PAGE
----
And in the United States, it’s largely caveat emptor when it comes to choosing a teacher. As Ross points out, the $11 billion "self-improvement" industry is largely unregulated (which even market researchers admit is probably hampering it). First Amendment protections offer broad protection for self-help claims. Kevin Trudeau, a late-night infomercial pitchman who claimed mystical connections similar to James Arthur Ray's, was recently jailed for contempt of court after the Federal Trade Commission accused him of false advertising — including the idea that "coral calcium" cured cancer. But he’s an exception. Most self-help promoters make claims so vague as to be beyond the reach of the FTC or fraud laws.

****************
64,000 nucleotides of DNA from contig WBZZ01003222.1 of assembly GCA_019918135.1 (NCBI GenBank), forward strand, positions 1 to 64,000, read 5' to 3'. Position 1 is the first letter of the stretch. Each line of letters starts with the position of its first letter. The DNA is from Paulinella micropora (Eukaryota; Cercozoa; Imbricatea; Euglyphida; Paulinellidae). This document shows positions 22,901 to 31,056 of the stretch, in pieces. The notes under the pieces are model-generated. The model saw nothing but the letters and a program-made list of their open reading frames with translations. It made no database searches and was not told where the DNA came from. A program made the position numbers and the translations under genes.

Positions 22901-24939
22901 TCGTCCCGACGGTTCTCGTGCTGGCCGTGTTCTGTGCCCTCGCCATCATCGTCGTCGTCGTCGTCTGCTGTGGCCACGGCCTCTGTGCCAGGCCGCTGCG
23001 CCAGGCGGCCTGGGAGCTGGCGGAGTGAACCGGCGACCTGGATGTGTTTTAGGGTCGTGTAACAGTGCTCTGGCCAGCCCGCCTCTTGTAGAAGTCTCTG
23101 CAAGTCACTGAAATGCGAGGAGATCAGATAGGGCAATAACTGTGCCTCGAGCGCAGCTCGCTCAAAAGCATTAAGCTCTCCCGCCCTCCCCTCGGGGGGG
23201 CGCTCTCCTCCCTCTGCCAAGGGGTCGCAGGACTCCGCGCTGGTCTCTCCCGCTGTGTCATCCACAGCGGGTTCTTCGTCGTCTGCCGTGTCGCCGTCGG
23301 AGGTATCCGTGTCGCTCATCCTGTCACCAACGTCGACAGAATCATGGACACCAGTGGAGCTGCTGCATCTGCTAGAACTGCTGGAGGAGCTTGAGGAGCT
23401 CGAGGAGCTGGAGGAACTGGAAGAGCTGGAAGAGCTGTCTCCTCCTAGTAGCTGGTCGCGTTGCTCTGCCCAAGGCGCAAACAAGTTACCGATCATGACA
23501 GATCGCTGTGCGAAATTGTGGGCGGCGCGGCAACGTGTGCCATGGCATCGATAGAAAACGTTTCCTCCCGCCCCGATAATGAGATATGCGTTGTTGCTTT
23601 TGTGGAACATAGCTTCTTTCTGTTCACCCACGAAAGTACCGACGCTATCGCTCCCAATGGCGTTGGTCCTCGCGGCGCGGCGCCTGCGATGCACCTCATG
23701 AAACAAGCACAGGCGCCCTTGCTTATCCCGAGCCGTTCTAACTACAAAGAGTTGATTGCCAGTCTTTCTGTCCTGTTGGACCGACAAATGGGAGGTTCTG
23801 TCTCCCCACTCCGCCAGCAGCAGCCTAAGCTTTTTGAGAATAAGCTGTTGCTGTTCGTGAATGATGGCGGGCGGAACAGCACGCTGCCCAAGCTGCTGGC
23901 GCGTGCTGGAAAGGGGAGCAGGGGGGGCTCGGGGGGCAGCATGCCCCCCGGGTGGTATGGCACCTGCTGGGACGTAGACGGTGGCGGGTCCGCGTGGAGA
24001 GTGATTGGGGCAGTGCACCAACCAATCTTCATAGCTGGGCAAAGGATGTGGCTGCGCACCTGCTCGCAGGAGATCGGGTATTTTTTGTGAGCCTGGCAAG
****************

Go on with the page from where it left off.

That puts the burden of being informed on consumers, and the Browns worry that people will find it too easy to blame their daughter for her own death. They fear that people might consider her to be naive or gullible. "‘A middle-aged woman in Sedona, Arizona, who was an idiot, did this stupid thing and is dead,’" George Brown says. "We weren’t going to stand for that." Kirby was curious, ambitious, and hardworking. As Ginny describes it, she was "drunk on life." Like Ray, she was constantly reinventing herself. Those characteristics led her to James Arthur Ray.
The Browns worry that their daughter’s death has changed nothing. And they worry that Ray, now a free man, will simply return to his life as a spiritual guru.